Magnesium is one of the most important (if not THE most important) mineral in the human body. Normally we would get our magnesium from plants. However, with the advent of industrial farming, much of the topsoil is stripped of essential minerals. We can no longer rely on food to give us the minerals we need.

The current RDA for adults is between 320 and 420mg daily, and the average US intake is around 250mg or less daily. Therefore, in today’s day and age, it is not only important, but essential to supplement with a high quality, liquid, ionic, colloidal mineral, like TMR (Trace Minerals Research).

Magnesium plays such an important role in biochemical reactions. It is involved in a lot of cell transport activities, in addition to helping cells make energy aerobically or anaerobically. In the brain, potassium and sodium balance each other. In the heart and other muscles. Your bones are a major reservoir for magnesium, and magnesium is the counter-ion for calcium and potassium in muscle cells, including the heart. If your magnesium levels are too low, you can experience muscle cramps, arrhythmia, and even sudden death. Ion regulation is extremely important in regards to how muscles contract and nerves send signals.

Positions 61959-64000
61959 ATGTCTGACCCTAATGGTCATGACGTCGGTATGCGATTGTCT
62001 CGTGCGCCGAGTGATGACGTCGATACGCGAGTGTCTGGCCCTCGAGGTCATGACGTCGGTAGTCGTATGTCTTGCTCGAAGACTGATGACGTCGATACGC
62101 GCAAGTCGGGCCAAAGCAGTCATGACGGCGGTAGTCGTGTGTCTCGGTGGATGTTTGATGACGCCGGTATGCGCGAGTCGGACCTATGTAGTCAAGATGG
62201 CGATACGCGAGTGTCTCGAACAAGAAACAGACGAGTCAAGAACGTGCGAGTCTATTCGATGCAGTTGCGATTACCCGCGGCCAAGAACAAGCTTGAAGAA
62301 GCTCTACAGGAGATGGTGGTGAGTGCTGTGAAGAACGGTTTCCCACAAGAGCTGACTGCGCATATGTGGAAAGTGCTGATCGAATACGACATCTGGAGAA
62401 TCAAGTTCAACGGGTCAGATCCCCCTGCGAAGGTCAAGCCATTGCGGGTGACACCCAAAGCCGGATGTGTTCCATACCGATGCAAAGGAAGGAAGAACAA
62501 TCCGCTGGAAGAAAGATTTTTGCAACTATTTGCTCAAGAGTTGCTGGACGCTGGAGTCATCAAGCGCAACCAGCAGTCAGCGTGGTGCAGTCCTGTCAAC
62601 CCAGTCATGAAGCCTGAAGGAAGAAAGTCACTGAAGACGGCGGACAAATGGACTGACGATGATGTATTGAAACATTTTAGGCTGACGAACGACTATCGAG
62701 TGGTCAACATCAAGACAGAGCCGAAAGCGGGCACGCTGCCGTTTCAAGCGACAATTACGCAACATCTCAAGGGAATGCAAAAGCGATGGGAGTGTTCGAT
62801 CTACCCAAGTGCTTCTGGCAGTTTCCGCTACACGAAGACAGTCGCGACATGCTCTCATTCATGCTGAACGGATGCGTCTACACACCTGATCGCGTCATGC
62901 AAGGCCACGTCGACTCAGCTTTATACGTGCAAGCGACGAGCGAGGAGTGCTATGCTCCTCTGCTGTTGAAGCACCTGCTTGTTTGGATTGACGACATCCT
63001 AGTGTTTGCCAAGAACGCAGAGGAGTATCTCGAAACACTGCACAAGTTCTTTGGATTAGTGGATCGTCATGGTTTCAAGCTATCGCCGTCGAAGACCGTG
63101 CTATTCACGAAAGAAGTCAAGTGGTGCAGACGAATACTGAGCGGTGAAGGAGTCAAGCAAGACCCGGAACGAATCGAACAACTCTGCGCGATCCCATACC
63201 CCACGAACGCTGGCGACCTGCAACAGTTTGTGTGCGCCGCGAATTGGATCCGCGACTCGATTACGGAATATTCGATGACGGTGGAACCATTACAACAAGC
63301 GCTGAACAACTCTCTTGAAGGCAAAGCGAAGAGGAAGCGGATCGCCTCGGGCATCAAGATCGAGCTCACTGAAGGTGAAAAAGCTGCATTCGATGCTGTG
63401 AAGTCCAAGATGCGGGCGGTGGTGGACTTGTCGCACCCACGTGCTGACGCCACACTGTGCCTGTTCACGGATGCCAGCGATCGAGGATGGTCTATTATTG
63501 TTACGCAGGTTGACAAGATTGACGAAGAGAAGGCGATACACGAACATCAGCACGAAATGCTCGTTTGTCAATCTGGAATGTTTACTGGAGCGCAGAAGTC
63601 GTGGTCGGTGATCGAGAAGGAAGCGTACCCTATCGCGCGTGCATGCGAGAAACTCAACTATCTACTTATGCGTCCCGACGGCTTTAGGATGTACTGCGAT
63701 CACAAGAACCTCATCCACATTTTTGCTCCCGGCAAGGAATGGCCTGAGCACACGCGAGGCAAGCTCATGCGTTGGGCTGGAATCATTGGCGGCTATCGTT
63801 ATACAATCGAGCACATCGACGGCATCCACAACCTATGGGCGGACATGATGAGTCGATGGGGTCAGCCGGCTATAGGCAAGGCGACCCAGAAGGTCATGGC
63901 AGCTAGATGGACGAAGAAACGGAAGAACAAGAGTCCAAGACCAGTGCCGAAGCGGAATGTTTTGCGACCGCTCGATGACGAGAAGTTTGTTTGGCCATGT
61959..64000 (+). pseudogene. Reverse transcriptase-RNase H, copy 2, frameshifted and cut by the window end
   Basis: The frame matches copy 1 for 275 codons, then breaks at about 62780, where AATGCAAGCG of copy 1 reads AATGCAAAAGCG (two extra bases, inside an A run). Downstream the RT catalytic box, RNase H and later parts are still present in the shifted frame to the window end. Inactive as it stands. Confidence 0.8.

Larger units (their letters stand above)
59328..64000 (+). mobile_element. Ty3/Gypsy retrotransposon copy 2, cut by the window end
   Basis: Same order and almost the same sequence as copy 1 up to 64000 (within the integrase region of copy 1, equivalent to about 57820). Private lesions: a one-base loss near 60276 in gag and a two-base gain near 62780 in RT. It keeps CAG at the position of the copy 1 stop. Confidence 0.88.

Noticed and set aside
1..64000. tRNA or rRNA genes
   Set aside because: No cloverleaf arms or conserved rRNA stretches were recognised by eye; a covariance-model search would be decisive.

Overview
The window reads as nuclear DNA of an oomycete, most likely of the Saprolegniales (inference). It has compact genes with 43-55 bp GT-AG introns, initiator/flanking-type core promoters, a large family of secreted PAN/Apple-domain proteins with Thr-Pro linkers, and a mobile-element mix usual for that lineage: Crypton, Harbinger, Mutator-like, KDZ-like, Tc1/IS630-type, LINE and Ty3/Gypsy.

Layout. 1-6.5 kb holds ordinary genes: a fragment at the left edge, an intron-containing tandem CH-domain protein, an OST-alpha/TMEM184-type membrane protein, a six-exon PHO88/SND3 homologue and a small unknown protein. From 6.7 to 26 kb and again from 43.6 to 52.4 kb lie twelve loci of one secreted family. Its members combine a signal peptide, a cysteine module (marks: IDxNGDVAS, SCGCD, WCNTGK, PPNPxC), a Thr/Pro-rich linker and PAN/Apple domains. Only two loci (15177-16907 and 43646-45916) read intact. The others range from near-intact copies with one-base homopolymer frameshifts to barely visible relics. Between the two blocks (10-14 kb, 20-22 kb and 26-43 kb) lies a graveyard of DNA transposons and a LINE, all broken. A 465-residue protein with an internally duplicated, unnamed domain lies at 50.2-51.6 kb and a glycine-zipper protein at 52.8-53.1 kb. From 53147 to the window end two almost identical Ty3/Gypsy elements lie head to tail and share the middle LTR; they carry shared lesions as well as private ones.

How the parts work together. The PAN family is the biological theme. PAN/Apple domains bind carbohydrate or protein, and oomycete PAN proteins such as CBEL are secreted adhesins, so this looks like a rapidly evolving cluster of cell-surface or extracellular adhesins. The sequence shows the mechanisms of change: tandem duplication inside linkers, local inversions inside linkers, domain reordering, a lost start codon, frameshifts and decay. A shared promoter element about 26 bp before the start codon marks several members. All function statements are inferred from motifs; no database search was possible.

Magnesium deficiency is widely regarded as a contributing factor in depression, behavioral disturbances, headaches, muscle cramps, seizures, ataxia, psychosis, and irritability – all reversible with magnesium repletion. It is also important to point out that our body excretes magnesium through the urine during times of high stress. Which brings up another important point. It is pretty clear now that stress (oxidation and free radicals) are the main contributor to most health problems.

Another major problem is the standard testing cannot be relied on to accurately determine a deficiency. Several recent studies suggest that the Mg to Ca ratio may tell us more information regarding a deficiency.

There are some safety considerations with respect to magnesium supplementation. If you have normal kidney function, you do not have myasthenia gravis, bowel obstruction, or bradycardia, you should be able to supplement without any issues. In addition, magnesium interferes with the absorption of certain pharmaceuticals, including dixogin, nitrofurantoin, bisphosphanates, and some antimalaria drugs. Magnesium can reduce the efficacy of chloropromazine and tetracycline classes of antibiotics, among a few others.

With that said, most people can safely take a mineral supplement and enjoy marked improvement in overall wellness. We recommend taking a liquid oral magnesium of around 400mg to 600mg, under the tongue, as well as regular soaking in a mixture of magnesium sulfate and magnesium chloride.

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Of course, as with all supplements, consult your doctor if you have known kidney disease or are very elderly.